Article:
How to Gain Customer Insights by Analyzing Marketing Research

Gaining Customer Insights by Analyzing Marketing Research

Customer input is to a company. Once a company has this information, what do they do with it?

In this article, you will learn how to use that information to improve relations with your existing customers, and to gain new customers.

What are customer insights?

Customer insights are a company's understanding of their customers and the market that serves them.

Let's use an example.

You call AT&T because of a problem with your bill. Before you are connected to a representative, you are asked whether or not you will participate in a short survey after the call. You are in no rush, so you click yes. The survey asks five questions about the customer service experience with AT&T.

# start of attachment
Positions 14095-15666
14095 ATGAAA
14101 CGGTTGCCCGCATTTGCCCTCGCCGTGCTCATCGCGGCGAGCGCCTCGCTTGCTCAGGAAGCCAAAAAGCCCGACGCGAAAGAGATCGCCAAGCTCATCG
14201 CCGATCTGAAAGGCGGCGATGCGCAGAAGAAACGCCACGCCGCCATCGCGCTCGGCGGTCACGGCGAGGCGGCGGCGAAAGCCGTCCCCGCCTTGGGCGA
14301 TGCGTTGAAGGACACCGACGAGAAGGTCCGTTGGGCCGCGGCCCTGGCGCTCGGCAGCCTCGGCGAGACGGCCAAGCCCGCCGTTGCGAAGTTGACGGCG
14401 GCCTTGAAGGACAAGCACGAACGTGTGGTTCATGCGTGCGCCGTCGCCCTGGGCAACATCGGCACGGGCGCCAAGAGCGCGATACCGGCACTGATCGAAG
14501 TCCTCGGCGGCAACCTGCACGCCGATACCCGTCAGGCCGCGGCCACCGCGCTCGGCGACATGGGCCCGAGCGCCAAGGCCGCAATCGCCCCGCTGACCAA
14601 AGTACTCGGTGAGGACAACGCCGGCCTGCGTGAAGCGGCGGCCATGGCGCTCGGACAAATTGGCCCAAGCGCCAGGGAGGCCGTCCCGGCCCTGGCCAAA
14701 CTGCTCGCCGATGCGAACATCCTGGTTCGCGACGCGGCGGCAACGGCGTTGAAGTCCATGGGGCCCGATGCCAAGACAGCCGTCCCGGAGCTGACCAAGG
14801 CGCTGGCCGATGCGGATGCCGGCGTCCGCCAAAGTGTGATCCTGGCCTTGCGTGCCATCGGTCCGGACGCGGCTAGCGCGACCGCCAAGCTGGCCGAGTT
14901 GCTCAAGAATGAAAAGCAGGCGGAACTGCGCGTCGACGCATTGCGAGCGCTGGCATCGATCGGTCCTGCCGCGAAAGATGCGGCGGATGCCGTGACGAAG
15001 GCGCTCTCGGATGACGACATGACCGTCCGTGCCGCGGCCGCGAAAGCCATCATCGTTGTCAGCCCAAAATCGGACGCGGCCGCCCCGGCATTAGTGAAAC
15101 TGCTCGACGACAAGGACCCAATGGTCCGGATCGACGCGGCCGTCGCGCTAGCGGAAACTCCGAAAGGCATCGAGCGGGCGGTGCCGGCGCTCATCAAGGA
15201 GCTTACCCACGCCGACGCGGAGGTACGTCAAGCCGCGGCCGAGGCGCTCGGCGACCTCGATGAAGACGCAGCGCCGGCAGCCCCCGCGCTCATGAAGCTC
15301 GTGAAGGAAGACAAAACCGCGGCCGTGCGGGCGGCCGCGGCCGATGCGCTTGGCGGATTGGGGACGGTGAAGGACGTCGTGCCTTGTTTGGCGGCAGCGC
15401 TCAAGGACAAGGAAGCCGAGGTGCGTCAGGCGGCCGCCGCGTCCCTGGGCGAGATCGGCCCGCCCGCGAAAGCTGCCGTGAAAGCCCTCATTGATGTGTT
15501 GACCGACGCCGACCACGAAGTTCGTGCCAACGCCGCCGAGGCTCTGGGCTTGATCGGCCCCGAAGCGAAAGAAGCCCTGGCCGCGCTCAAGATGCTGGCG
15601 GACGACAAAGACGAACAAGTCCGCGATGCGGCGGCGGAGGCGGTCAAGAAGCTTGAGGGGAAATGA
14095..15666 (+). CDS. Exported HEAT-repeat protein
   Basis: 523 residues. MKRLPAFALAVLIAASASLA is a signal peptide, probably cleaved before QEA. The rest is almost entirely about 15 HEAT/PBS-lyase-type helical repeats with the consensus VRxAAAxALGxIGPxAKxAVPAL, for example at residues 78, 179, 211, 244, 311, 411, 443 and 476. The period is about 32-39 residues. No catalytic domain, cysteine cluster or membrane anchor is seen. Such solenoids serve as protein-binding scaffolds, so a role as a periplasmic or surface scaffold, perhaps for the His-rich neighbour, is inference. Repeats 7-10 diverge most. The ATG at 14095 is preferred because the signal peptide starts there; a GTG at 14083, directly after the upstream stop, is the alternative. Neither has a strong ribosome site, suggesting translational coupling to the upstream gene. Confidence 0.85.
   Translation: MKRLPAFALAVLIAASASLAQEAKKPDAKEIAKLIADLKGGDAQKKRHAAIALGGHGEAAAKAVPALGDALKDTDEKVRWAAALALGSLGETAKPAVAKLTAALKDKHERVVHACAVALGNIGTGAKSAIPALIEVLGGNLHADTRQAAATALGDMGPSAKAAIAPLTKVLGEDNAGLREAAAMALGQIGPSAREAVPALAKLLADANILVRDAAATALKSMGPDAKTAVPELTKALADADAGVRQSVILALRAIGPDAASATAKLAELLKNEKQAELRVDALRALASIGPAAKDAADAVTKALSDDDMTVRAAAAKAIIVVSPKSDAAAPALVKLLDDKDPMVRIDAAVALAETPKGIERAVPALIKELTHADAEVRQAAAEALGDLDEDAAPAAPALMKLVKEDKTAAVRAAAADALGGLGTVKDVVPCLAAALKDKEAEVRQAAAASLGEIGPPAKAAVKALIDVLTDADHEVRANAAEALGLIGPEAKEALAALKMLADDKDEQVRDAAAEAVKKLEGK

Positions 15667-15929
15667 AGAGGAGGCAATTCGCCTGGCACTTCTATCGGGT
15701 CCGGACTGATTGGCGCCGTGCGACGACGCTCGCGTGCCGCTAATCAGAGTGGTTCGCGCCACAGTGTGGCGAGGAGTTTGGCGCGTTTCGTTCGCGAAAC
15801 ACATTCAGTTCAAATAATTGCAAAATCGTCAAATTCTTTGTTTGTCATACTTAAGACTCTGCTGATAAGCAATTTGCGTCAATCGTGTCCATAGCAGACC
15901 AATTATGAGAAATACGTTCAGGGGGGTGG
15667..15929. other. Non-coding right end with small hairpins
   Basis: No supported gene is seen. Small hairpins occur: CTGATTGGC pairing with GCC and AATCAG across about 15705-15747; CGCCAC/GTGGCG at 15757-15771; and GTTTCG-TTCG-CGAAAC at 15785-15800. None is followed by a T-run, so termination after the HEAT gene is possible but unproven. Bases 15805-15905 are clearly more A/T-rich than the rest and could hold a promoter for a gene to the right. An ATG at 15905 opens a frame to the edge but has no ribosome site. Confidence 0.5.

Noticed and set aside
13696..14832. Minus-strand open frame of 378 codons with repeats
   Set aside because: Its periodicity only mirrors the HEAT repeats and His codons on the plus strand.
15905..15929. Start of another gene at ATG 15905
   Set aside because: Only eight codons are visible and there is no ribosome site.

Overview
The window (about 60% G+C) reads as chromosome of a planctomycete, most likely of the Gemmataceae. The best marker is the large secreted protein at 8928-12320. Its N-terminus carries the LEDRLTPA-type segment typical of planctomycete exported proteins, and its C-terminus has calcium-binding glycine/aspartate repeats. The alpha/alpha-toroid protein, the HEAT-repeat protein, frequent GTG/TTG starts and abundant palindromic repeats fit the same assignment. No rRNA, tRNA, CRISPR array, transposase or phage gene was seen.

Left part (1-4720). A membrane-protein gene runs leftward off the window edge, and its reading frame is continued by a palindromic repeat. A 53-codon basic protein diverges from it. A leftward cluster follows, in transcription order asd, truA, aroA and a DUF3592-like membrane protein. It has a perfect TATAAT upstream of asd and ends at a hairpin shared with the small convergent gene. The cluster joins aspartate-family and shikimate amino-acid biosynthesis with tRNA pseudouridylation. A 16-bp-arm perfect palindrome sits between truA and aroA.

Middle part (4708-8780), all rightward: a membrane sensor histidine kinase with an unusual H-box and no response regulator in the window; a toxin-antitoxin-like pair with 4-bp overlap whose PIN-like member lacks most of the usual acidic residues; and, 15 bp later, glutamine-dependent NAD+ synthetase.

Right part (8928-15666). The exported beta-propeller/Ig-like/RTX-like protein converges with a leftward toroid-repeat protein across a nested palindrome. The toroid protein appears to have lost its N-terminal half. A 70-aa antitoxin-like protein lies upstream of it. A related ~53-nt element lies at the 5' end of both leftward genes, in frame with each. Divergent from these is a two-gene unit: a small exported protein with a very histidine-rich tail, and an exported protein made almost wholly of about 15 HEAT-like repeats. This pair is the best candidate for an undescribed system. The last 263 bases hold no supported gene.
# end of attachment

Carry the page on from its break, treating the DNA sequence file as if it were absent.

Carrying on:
The marketing department at AT&T will gather the results of all of these calls and determine what areas are lacking, and which ones are succeeding.

They will use all this data to come to a conclusion, and then present their findings to AT&T management. Then, management will make a decision on how to better meet the needs of their customers.

This is an example of customer insights.

Now, what is the first step to assessing this marketing information?

The marketing department must do market research to determine which information would best help the company.

Marketing Research

Marketing research is the design and collection of data that is relevant and valuable to the marketing situation. In order to accomplish this, the research must:

A. Define the problem.

B. Decide how to develop the plan for collecting the information.

C. Implement the plan, then analyze the data.

D. Report the findings.

A. Define the problem.

This may sound obvious, but before the marketer can start a marketing program, he must know what problem he is seeking to fix.

Examples of these problems could be the following:

  • A clothing line that is very expensive, because it is hand made, using the best materials, is not selling.